Thanks to a strong partnership with Experian Consumer Services and its president, Guy Abramo, Schmid College’s Director of Computer Science Undergraduate Programs and the Machine Learning and Assistive Technology Laboratory (MLAT Lab), Erik Linstead, lead a talk about his path to becoming a machine learning expert (geek) with 200+ Experian employees a recent company event in Costa Mesa.
At the ‘Creating a Better Tomorrow through Machine Learning’ event, Erik shared how his path to becoming an academic professor and researcher started while he was an undergraduate computer science major at Chapman University in 1998.
After graduating from Chapman, Erik attended Stanford University, completing his M.S. in Computer Science in 2003. At the time, he thought the challenging part of “big data” was storing it, not analyzing it, and purposefully steered clear of data mining, which he thought was just a fancy word for statistics. That same year he started working at Boeing, the start of a 12-year stint as an embedded software engineer. After 5 years at Boeing, Erik realized to progress to the next level in his career he would need to get his Ph.D, which led him to reach out to Dr. Pierre Baldi at UC Irvine for mentorship. Dr. Baldi was instrumental in introducing Erik to the world of machine learning, and he quickly switched his research focus to finding patterns in data.
As a Ph.D. student at UC Irvine, Erik applied his database knowledge to several research projects, including ChemDB, the largest freely available repository of small molecules and corresponding metadata. Next Erik got involved in the open source software space, specifically, building a platform to index publicly available source code and provide fast searching of that code to find good quality algorithm implementations. He also became the first researcher to apply topic modeling to software source code, co-authoring several papers with Dr. Baldi and collaborator Cristina Lopes which represent the seminal works in this area. This formed the basis of Linstead’s Ph.D. dissertation. Erik finished his Ph.D. in June 2009, exactly 6 days before his daughter, Hannah, was born. He subsequently accepted a full-time instructional position at Chapman at 2010 in order to focus on teaching while continuing his career at Boeing.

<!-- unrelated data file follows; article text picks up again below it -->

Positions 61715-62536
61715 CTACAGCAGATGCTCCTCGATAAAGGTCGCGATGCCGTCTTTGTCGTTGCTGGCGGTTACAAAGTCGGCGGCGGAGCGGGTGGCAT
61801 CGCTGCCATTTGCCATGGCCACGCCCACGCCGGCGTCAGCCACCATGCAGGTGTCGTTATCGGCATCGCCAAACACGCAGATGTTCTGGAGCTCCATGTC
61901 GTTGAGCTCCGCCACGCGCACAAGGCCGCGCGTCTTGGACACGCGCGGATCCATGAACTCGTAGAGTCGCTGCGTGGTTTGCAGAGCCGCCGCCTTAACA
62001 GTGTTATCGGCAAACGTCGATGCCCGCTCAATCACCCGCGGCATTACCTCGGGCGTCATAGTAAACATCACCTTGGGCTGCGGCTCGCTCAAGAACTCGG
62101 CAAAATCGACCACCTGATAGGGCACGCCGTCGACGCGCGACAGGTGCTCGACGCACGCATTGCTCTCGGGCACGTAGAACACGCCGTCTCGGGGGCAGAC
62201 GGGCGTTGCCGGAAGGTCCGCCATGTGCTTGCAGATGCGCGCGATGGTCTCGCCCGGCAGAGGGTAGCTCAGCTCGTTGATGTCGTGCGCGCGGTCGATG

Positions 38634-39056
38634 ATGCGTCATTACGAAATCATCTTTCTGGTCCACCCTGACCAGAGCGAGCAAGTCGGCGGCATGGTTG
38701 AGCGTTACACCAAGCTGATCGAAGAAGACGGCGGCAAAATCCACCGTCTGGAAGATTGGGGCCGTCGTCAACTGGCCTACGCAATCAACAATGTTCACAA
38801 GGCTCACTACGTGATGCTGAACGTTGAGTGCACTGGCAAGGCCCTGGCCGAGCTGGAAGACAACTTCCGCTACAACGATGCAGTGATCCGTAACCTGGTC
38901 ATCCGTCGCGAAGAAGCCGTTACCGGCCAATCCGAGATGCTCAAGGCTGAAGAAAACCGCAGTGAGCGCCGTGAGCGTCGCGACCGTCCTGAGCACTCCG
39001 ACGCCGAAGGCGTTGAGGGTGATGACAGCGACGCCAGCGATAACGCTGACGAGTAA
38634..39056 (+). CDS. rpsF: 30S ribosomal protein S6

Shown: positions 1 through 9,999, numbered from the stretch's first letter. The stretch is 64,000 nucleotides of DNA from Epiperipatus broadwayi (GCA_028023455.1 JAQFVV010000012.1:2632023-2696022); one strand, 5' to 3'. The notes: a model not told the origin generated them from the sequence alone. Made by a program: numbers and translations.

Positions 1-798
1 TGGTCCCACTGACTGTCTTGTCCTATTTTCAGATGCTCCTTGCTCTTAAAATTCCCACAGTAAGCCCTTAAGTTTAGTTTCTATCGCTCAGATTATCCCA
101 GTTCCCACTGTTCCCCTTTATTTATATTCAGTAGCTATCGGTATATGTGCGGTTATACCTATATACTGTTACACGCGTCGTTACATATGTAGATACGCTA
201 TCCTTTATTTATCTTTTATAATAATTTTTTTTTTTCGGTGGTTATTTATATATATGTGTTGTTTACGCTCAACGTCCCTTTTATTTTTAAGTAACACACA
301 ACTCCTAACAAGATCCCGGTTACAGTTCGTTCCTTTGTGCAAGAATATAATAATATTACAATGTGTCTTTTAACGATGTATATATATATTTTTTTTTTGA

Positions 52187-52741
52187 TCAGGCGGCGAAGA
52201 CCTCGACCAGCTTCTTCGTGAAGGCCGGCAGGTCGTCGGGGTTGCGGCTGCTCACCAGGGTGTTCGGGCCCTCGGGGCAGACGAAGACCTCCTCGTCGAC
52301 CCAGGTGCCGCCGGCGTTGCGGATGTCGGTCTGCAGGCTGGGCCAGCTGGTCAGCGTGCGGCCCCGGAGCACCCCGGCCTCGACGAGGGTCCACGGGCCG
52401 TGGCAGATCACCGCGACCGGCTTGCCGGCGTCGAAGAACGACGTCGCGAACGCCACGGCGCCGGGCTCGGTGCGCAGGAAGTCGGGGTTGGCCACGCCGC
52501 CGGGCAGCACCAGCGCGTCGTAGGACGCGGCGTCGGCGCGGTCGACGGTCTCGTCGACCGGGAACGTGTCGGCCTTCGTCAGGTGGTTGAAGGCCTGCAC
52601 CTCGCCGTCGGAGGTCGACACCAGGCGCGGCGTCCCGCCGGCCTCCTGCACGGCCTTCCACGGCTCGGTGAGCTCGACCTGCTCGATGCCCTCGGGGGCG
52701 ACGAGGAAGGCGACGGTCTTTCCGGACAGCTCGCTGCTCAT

In 2012, Hannah was diagnosed with Autism Spectrum Disorder (ASD). Her diagnosis substantially changed Erik’s personal and professional life. Instead of focusing on software engineering research, he decided to combine all of his computational and database experience into machine learning techniques that can gain new insight into ASD.
In January 2015, Erik and a group of talented Chapman undergraduate and graduate students established MLAT Lab. Together, the group explores big data from organizations such as the Center for Autism and Related Disorders (CARD) to understand the impact of intensity, therapist credentials, and behavioral subtypes on ASD. Through the MLAT Lab’s research, the app Smart Dresser was developed to help girls with ASD learn to dress appropriately for occasions and weather- like not wearing a ski jacket on a 90-degree day. With the establishment of the MLAT Lab, Erik realized he could make a difference by creating things that will help those with ASD on a day to day basis.
In May 2015, Erik finally realized that the MLAT Lab needed to be the sole focus of his career, and he left Boeing to assume a tenure-track role at Chapman. While he misses the challenge of writing software for things that fly in space, he knows that Chapman was meant to be his permanent intellectual home. And while it wasn’t the traditional path to an academic career, he feels strongly that his time at Boeing has helped him to set and achieve big goals for MLAT Lab.
“It’s all been a happy accident, I didn’t plan my career this way” – Erik Linstead.
Erik’s story reminds us all to stay inquisitive when it comes to big data and to follow your passions in life. Thanks to support from Experian Consumer Services, MLAT Lab is able to do even more exploratory research into big data sets.